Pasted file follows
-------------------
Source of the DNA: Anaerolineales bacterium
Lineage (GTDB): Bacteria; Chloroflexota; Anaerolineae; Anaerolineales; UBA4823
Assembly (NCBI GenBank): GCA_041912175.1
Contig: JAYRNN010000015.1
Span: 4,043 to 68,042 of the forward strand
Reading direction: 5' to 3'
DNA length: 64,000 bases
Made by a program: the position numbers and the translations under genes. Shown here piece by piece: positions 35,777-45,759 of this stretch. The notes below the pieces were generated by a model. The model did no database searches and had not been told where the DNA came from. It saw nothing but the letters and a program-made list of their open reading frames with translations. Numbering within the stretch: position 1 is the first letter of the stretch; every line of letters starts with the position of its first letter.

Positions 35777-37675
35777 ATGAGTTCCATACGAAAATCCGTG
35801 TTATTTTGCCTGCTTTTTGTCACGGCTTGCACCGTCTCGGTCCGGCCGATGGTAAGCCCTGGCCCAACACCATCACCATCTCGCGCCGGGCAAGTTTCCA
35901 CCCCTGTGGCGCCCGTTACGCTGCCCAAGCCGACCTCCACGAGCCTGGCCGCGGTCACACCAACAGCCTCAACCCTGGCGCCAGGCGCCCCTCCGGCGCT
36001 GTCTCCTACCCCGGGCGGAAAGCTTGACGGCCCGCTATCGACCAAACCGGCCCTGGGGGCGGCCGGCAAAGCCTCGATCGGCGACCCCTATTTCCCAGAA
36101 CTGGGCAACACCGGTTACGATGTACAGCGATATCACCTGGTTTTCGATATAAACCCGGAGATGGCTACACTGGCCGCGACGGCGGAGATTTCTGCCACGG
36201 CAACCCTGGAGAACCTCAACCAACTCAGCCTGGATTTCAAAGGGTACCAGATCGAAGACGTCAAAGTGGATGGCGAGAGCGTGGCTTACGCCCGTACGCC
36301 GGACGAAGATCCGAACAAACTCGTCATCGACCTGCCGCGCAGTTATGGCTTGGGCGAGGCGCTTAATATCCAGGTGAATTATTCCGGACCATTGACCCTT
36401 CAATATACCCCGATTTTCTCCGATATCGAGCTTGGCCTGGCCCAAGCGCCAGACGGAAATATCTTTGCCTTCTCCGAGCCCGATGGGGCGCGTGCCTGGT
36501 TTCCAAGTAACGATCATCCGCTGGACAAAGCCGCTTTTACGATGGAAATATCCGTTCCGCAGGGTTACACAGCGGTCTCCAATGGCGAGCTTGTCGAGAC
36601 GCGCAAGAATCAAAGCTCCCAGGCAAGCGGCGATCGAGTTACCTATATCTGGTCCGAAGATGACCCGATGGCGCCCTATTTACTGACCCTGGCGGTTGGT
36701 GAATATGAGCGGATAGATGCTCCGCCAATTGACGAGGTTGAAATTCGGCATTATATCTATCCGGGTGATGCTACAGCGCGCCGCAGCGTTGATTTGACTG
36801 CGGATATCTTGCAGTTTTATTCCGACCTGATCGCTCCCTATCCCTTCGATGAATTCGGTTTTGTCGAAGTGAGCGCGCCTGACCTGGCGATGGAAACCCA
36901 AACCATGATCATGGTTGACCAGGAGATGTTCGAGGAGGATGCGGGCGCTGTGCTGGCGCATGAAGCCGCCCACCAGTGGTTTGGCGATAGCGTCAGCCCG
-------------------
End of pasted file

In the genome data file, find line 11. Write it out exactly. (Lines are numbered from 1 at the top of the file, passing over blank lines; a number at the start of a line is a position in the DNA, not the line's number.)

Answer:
35801 TTATTTTGCCTGCTTTTTGTCACGGCTTGCACCGTCTCGGTCCGGCCGATGGTAAGCCCTGGCCCAACACCATCACCATCTCGCGCCGGGCAAGTTTCCA